Whenever I use the term “literati”, I’m being facetious and describing a Melbourne writer’s culture that I find peculiar at best and laughably pretentious at worst.
When I came across The End of Your Life Book Club - written by Will Schwalbe, a writer, an editor and mercifully, not from Melbourne - I was petrified.
I didn’t want to be part of yet another literati conversation about the death of the book. I didn’t want to hear about mergers and acquisitions or how the publishing industry is akin to gun manufacturing. Another print vs digital rehash was far beyond my patience.
So it was with trepidation that I downloaded the Schwalbe tome. Trepidation that it would be all-industry, all bitchy and nasty and awash with literary in-jokes and obscure references to books I’ve never heard of. Trepidation that it would be a literary Emperor’s New Clothes wank-fest.
Trepidation, of course, that was completely ill-placed. Rather than focusing on the author’s bio - such the rookie mistake - I should have concentrated on the title. Instead of fearing industry prattle, my worries should have centred on the spectacle I’d become listening to a 9.5 hour audiobook without someone holding my hand.
The lump lodged in my throat on the first page; by the end I had sobbed far more than I had reading David Nicholls’ One Day (2009) or Alice Sebold’s The Lovely Bones (2002); the two books that once topped my Most Devastating list.
So the premise is a simple one: an informal book club emerges between the narrator, Will, and his mother, Mary, who is dying of pancreatic cancer. A club, Schwalbe acknowledges, that he - like all enthusiastic readers - has always been apart of.
I was completely sucked in by this idea. As someone who failed her one and only organised book club foray, I really like Schwalbe’s point they all keen readers are always in casual book clubs. Those what-we’ve-been-reading conversations have long been my favourites; my relationships with folks who don’t read often feel thinner for it.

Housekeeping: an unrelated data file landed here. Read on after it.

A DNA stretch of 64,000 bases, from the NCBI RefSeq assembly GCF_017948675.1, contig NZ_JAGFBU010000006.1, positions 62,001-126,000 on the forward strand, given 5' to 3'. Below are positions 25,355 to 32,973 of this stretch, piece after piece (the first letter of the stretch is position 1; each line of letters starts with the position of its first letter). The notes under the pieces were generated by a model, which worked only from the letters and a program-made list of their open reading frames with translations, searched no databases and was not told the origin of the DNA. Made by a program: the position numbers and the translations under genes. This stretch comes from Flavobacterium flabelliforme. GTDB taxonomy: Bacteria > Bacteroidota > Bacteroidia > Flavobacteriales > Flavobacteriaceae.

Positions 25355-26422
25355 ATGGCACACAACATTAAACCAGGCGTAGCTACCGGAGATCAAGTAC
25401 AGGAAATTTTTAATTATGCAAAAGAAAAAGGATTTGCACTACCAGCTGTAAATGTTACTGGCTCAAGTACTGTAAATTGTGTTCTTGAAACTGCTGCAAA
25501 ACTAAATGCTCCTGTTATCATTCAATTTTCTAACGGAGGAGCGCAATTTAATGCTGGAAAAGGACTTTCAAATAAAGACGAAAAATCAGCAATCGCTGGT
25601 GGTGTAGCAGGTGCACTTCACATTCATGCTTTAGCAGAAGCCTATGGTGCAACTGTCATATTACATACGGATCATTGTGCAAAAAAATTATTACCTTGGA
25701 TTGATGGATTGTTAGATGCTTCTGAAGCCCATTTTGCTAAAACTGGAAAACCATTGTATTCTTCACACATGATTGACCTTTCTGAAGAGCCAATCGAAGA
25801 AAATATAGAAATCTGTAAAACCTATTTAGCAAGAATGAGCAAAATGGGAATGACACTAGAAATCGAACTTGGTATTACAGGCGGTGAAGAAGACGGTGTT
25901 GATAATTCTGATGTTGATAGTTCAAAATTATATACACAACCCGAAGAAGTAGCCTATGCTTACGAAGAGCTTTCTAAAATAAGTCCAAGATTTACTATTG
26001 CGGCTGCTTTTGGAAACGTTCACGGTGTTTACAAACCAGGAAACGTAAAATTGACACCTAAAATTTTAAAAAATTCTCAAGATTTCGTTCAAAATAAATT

More than just a book about books however, The End of Your Life Book Club is about reading. It’s about other things, sure - death and dying and feminism and refugees and public health and education and homosexuality and travel and middle-class guilt - but it’s mostly about the gifts accrued through that simple act of turning pages.
Books provided Will and his mother a way to talk about things that would have been too confronting, too frightening, too close-to-the-bone to discuss frankly. Instead - and in a way that was both sweet and familiar - mother and son spoke about life’s big ticket concerns through characters; through, ostensibly, avatars.
Books provided Will and his mother an escape; not necessarily from the awfulness of Mary’s chemo, of her impending death, but just the offering of elsewhere. I’ve written previously about the simple but intoxicating idea of just wanting different - not necessarily better but just something else. Books provide this. You can read to feel better, or worse, or just more simply otherwise.
The End of Your Life Book Club forced me to think about my own patterns of literature consumption. I realised I read much more when I’m less-than-happy. When I’m happy - really happy, as opposed to just content - I just want to listen to music and loll; if I’m truly happy, my concentration is far too impaired for books.
When I’m less than happy however, I read voraciously. I have to. And I have to have the next book lined up; the idea of there being a gap - a consuming chasm - is petrifying. And sure, sometimes it’s about about escape - about preferring other people’s misery to my own - and at other times it’s just about wanting to give introspection and self-reflection a rest. To immerse in something outside of myself.
Schwalbe discusses a diverse range of books I enjoyed immensely - from Ian McEwan’s On Chesil Beach (2008), Stieg Larsson’s The Girl With the Dragon Tattoo (2005) and Muriel Barbery’s The Elegance of the Hedgehog (2006) - and far more that I hadn’t. And yet, rather than make me feel excluded from the unfamiliar volumes - rather than making me feel as though I’m pressed up against the window of some fantastic door-list-only literary in club - instead, he had me salivating to read them.
The End of Your Life Book Club is a beautiful combination of memoir, tribute to a parent, but even more so, it’s a lovely homage to that transformative exercise of reading.
I’m not sure a reader could ask for more of a treat than that.